Scarrots Lane is a bustling little thoroughfare containing all manner of specialist shops. Want your drum kit tuning? No worries: Beat This has it covered. Broken the heel of your pole-dancing shoes? Try Purple Dreams for acrylic-soled platform stilettos and a feather-trimmed basque.
Strolling through this veritable Aladdin’s Cave, past Market Bakery and Wight Dwarf (a shop, not a celestial body), Matt and Cat arrived at The Retreat. This peaceful cafe is surprisingly spacious and benefits from a sunny aspect. On a warm day there is even a little terrace at which to have a light lunch, away from the traffic-clogged streets nearby.
For the third time Matt and Cat decided to have their lunch at this Scarrots Lane eatery. And the place has changed names in as many visits. In moderately quick succession the venue has been Monroe’s, Take 5 and now The Retreat. Would it be a case of, “plus ça change, plus c’est la même chose” as Jean-Baptiste Alphonse Karr might say?
Before they’d even taken off their coats, Matt and Cat were approached by a helpful waitress proffering a menu. There was a simple range of light bites; not particularly extensive – nor were any of the dishes a culinary challenge – but there was enough for M&C to make their lunchtime choice. And, like most venues, the staff at The Retreat were happy to accommodate Cat’s typical off-menu bread-swap request.
Bacon, cheese &
chicken panini £4.25
Bacon, Brie &
cranberry sandwich £2.95
Pot of tea £1.20
Bottled water 80p
The neat little eatery may have had a lick of paint since it was Take 5 but some remnants of its previous incarnation persisted, including a branded specials blackboard. However, it did not seem so desperately American as before; that market is reaching saturation since the arrival of Hard Rock Café wannabe venue House of Legends.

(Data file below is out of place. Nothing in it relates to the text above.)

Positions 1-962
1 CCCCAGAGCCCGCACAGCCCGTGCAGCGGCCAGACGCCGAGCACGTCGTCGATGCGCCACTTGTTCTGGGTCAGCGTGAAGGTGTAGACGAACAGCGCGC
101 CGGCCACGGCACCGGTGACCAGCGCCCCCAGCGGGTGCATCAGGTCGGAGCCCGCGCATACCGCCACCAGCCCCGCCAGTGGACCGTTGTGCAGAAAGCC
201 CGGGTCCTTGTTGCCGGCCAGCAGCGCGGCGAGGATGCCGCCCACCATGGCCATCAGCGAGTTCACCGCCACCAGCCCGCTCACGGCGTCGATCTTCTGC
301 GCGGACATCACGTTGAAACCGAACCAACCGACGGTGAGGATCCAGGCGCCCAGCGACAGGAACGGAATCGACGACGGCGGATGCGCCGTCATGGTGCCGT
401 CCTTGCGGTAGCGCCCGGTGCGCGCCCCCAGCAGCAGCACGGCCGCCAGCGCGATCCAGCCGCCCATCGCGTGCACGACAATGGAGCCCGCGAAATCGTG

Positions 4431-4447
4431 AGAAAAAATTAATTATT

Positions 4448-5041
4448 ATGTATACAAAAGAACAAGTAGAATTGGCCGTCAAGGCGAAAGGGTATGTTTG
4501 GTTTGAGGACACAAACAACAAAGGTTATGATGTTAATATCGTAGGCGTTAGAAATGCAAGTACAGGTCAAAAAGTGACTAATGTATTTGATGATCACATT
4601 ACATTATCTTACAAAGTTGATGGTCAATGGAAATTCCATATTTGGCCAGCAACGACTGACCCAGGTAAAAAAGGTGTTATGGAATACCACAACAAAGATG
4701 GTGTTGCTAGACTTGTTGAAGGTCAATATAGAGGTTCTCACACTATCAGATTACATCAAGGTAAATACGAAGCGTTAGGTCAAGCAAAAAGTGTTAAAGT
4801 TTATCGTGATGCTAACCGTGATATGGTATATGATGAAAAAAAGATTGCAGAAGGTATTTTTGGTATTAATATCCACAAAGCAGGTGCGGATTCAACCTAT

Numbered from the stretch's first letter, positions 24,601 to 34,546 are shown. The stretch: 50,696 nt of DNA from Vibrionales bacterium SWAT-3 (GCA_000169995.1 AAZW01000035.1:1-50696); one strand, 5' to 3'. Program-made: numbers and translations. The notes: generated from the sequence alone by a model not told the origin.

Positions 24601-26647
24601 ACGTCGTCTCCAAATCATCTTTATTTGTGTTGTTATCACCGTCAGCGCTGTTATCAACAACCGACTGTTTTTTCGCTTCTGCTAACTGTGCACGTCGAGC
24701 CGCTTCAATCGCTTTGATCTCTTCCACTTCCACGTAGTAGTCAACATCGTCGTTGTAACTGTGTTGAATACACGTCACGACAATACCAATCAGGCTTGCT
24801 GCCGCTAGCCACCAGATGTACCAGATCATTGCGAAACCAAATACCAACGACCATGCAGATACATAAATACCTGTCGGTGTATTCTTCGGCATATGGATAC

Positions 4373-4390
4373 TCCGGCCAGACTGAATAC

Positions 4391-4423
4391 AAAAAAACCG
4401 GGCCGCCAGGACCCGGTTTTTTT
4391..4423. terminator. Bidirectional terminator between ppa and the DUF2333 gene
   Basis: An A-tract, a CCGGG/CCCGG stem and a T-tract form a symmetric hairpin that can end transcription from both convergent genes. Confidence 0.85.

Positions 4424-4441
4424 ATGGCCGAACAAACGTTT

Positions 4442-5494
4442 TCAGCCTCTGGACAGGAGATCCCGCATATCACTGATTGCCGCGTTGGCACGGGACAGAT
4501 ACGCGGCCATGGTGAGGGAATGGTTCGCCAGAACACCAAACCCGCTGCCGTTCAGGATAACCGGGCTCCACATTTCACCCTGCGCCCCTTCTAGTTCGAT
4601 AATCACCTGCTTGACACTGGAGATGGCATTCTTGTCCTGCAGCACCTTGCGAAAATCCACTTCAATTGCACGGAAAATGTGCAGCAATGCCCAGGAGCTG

While Matt poured his tea – top marks for a tea pot and a jug of spare hot water – he and Cat gossiped about their morning while listening to local radio hissing out of the speakers at such a low volume that a bat would have trouble detecting it. This, by the way, was not a complaint. Regular readers of this website will be aware that M&C are intolerant to piped music and Matt reserves a particular loathing for the inane burbling of local radio.
Before long the food arrived. The tiny table could only just accommodate the tea and its paraphernalia; lunches were positioned with the skill of a war strategist shoving tiny models around a map of 1940s Europe.
Cat had a lovely bacon, Brie and sandwich. Meaty rashers (does anyone eat streaky these days?) lay atop some generous slices of cheese and sauce, all enveloped in the softest white sliced bread. Matt enjoyed his bacon, cheese and chicken with barbecue sauce panini. Both lunches were served with some salad garnish and oniony coleslaw.
Once they had eaten their lunches, Matt and Cat paid up and wandered back into the sunshine. The whole meal had been slickly processed from the welcoming arrival to the speed of service and the prompt clearing of the table. Maybe next time they’ll sit outside.